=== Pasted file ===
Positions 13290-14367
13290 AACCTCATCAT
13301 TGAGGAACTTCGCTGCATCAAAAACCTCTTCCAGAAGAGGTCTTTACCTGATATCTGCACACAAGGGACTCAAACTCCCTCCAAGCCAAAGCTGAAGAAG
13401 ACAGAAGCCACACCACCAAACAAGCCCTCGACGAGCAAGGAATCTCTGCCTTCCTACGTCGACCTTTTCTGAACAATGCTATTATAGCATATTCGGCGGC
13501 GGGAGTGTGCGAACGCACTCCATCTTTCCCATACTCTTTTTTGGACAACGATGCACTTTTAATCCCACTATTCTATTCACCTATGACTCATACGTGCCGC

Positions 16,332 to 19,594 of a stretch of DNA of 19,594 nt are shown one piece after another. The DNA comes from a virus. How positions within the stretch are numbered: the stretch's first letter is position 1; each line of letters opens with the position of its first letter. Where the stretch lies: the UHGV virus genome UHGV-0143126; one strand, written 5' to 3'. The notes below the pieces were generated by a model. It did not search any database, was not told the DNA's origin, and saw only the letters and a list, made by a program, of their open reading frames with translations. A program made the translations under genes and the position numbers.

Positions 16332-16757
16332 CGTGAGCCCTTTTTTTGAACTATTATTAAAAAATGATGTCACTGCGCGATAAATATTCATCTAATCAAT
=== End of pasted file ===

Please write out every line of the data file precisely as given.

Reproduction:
Positions 13290-14367
13290 AACCTCATCAT
13301 TGAGGAACTTCGCTGCATCAAAAACCTCTTCCAGAAGAGGTCTTTACCTGATATCTGCACACAAGGGACTCAAACTCCCTCCAAGCCAAAGCTGAAGAAG
13401 ACAGAAGCCACACCACCAAACAAGCCCTCGACGAGCAAGGAATCTCTGCCTTCCTACGTCGACCTTTTCTGAACAATGCTATTATAGCATATTCGGCGGC
13501 GGGAGTGTGCGAACGCACTCCATCTTTCCCATACTCTTTTTTGGACAACGATGCACTTTTAATCCCACTATTCTATTCACCTATGACTCATACGTGCCGC

Positions 16,332 to 19,594 of a stretch of DNA of 19,594 nt are shown one piece after another. The DNA comes from a virus. How positions within the stretch are numbered: the stretch's first letter is position 1; each line of letters opens with the position of its first letter. Where the stretch lies: the UHGV virus genome UHGV-0143126; one strand, written 5' to 3'. The notes below the pieces were generated by a model. It did not search any database, was not told the DNA's origin, and saw only the letters and a list, made by a program, of their open reading frames with translations. A program made the translations under genes and the position numbers.

Positions 16332-16757
16332 CGTGAGCCCTTTTTTTGAACTATTATTAAAAAATGATGTCACTGCGCGATAAATATTCATCTAATCAAT